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The result of a technique used to prevent the viewing of sexual parts, usually vaginas, penises and dildos but occasionally nipples. Note that the anus is not usually considered a sexual part in Japanese censorship.

Common forms include mosaiacs, black boxes, mysterious white lights, inverted colors, shaded bars, and the infamous invisicock. Tentacles or phallic objects are commonly used to resemble genitals and generally don't need to be censored, though the point of intercourse with a vagina does.

See Also

uncensored, pointless censoring, convenient censoring, censor hair, novelty censor

History

Obscenity in Japan has been illegal to some degree since the 19th century Meiji Era, but the Criminal Code of 1907 relating to obscenity was reinforced (or at least not overturned as other laws restricting freedom were) when American General MacArthur established Japan's modern laws after WW2.

From the Criminal Code of Japan (translated)

Article 175. (Distribution of Obscene Objects)
A person who distributes, sells or displays in public an obscene document, drawing or other objects shall be punished by imprisonment with work for not more than 2 years, a fine of not more than 2,500,000 yen or a petty fine. The same shall apply to a person who possesses the same for the purpose of sale.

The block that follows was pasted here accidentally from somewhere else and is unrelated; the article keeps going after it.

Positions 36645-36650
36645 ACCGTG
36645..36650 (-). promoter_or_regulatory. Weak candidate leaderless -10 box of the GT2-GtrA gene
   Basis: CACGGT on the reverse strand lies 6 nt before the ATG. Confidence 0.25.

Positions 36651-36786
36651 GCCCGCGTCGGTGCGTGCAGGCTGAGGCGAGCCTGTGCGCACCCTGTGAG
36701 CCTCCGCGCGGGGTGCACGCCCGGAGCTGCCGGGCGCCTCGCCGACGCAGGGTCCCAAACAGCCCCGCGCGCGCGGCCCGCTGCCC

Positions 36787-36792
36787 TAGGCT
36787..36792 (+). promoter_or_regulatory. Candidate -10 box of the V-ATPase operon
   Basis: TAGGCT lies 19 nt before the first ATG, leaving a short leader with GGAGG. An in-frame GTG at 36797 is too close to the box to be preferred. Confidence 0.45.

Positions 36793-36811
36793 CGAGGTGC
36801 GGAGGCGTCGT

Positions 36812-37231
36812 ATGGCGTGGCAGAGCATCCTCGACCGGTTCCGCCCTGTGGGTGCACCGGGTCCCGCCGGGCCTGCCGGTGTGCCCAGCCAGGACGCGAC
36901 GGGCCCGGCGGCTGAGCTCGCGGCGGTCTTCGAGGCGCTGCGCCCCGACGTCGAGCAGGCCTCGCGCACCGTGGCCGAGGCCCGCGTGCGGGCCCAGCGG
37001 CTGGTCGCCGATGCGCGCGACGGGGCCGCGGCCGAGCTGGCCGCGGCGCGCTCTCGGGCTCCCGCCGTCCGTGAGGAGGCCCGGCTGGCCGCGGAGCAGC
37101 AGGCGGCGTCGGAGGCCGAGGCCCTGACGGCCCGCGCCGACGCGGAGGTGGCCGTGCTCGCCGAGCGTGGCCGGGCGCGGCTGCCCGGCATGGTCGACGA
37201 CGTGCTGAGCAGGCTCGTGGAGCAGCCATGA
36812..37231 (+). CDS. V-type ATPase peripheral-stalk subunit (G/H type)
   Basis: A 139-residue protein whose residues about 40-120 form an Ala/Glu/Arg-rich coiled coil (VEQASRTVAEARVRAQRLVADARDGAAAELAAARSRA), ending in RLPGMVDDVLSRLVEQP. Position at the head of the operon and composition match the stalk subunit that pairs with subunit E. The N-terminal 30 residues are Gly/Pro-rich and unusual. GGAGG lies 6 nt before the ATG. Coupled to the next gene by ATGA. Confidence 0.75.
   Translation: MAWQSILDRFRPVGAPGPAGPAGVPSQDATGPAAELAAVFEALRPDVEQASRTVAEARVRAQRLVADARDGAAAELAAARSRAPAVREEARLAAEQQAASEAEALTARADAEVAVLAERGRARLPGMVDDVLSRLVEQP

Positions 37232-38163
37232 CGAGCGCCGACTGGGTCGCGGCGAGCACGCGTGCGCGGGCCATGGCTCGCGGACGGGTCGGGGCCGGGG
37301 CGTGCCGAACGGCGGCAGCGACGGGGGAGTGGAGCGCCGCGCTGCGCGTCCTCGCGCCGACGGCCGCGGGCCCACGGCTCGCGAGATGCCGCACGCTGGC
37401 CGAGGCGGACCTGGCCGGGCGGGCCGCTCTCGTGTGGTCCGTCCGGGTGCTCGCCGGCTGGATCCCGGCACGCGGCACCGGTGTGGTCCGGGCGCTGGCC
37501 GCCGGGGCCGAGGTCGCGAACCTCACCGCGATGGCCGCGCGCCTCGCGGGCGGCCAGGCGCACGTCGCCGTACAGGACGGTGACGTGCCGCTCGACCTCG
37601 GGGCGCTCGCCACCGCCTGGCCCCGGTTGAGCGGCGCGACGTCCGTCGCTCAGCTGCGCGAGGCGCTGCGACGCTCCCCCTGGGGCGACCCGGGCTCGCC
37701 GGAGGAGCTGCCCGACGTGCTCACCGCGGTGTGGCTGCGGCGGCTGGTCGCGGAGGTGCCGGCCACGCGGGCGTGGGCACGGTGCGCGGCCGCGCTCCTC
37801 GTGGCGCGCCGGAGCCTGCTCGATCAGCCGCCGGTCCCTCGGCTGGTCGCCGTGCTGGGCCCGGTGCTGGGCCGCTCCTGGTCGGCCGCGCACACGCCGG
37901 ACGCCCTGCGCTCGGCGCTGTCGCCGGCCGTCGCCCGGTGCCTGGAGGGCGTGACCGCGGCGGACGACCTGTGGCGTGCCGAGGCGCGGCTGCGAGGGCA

Note that the law relates to distribution within Japan; it is not illegal for Japan-made porn intended only for export to be uncensored.

Status Quo

Obscenity laws are gradually being relaxed, but not eliminated. Pubic hair is no longer required to be censored, for example. Urushihara Satoshi has taken notable advantage of this.

Suwa Yuuji was fined 1.5 Million yen in 2004 for not sufficiently censoring his Missitsu manga.

Parent of the following tags:

mosaic censoring

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